It seems to me that Norman Maclean raises that question in his book A River Runs Through It. His book and Robert Redford’s movie about how A Presbyterian minister tries to teach his sons about life through fly fishing and spiritual wisdom. One son seems to find the truth, while the other refuses the guidance and help and remains a free-spirited son who drinks too much, lives too fast, and eventually loses his life in a back-alley brawl. The father tries, through the medium of fly fishing, to pass on to his sons the underlying, unchanging values of his life. Maclean recalls one streamside exchange with his father: “‘What have you been reading?’I asked. ‘A book’, my father replied. It was on the ground on the other side of him. So I would not have to bother to look over his knees to see it, he said, ‘A good Book’. Then he told me, ‘in the part I was reading it says the Word was in the beginning, and that’s right. I used to think that water was first, but if you listen carefully you will hear the words underneath the water’. ‘That’s because you’re a preacher first and then a fisherman’, I told him. ‘No’, my father said, ‘You are not listening carefully. The water runs over the words. Paul will tell you the same thing.’ I looked to see where the book was left open and knew just enough Greek to recognize ‘logos’ as the Word. I guessed from it and from the argument that I was looking at the first verse of John’ “. Mclean emphasizes that we can take the truth and try to help but it has to be received, not rejected. Mclean writes, “Each one of us here today will at one time in our lives look upon a loved one who is in need and ask the same question: We are willing to help, Lord, but what, if anything, is needed? For it is true we can seldom help those closest to us. Either we don’t know what part of ourselves to give or, more often than not, the part we have to give is not wanted. And so it is those we live with and should know are the ones who elude us. But we can still love them-we can love completely without complete understanding”.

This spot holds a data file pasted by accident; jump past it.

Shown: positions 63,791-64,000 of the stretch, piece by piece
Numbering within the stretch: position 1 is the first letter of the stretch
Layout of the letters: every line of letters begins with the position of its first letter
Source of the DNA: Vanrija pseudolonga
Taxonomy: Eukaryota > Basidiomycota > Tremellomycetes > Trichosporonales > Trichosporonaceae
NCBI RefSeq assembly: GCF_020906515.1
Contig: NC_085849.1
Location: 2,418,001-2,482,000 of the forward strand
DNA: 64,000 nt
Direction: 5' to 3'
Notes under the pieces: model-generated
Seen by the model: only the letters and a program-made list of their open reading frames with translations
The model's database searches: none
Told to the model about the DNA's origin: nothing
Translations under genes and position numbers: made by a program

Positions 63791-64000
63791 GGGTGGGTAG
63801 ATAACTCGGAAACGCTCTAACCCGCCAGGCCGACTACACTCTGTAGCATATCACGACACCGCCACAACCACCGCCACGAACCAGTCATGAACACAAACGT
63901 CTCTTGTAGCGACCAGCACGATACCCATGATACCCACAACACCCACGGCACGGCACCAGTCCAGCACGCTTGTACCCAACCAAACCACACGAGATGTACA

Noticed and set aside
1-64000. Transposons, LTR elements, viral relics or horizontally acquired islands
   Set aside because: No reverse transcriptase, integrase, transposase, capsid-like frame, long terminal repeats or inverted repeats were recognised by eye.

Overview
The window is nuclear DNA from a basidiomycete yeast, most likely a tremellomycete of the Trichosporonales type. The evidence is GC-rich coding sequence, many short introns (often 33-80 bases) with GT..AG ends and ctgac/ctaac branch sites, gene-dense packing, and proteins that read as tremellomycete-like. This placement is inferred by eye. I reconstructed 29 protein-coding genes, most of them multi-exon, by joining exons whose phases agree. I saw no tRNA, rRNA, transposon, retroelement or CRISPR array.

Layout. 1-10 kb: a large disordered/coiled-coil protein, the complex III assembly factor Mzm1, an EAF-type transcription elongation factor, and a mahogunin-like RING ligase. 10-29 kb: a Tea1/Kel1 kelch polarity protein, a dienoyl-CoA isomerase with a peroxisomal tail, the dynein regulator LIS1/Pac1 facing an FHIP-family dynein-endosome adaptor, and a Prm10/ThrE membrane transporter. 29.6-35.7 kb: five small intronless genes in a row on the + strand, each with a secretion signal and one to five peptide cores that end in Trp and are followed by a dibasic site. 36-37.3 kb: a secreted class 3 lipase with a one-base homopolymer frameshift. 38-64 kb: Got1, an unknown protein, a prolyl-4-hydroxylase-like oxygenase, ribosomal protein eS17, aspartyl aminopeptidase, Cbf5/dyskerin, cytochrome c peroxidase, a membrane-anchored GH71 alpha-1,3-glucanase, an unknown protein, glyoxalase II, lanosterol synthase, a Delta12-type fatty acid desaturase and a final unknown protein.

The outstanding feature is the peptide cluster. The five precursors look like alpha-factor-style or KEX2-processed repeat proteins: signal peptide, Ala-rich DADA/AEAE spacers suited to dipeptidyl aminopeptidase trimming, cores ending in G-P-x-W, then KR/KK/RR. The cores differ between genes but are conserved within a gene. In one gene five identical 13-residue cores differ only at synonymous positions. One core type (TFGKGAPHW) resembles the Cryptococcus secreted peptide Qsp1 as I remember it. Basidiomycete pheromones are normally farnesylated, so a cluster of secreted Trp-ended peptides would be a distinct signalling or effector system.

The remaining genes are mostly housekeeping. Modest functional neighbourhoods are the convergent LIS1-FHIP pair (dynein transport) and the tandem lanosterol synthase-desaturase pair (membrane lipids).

In today’s message we are considering how in the last days, Christ’s Church will find itself living in the location where Satan’s throne is. The Church will be challenged by the world to accept the deception that the devil has pawned off as truth. Some will hold fast to the truth, while others will defect and forsake the Lord and Savior who saved them. Jesus comes, as the one speaking a sharp two-edged sword from his mouth, cutting through all the deception with His truth. Only those willing to welcome the word will be enabled to stand fast in a world where the devil is tampering with the scale of truth!

 Posted by at 2:44 pm

“Practicing what the years and centuries are saying against the hours.”

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Feb 032019

PASTOR’S PERSPECTIVE: “Practicing what the years and centuries are saying against the hours.”  By:  Ron Woodrum